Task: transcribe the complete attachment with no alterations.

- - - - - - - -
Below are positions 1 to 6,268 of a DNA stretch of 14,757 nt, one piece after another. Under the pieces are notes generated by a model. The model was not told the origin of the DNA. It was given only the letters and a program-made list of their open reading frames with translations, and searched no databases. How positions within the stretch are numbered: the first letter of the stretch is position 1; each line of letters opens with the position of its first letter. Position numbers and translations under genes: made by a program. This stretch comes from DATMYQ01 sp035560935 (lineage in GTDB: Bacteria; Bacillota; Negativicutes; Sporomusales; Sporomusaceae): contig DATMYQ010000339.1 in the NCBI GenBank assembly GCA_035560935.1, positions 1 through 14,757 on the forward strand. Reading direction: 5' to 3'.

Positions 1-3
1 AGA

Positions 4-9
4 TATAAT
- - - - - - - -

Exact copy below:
Below are positions 1 to 6,268 of a DNA stretch of 14,757 nt, one piece after another. Under the pieces are notes generated by a model. The model was not told the origin of the DNA. It was given only the letters and a program-made list of their open reading frames with translations, and searched no databases. How positions within the stretch are numbered: the first letter of the stretch is position 1; each line of letters opens with the position of its first letter. Position numbers and translations under genes: made by a program. This stretch comes from DATMYQ01 sp035560935 (lineage in GTDB: Bacteria; Bacillota; Negativicutes; Sporomusales; Sporomusaceae): contig DATMYQ010000339.1 in the NCBI GenBank assembly GCA_035560935.1, positions 1 through 14,757 on the forward strand. Reading direction: 5' to 3'.

Positions 1-3
1 AGA

Positions 4-9
4 TATAAT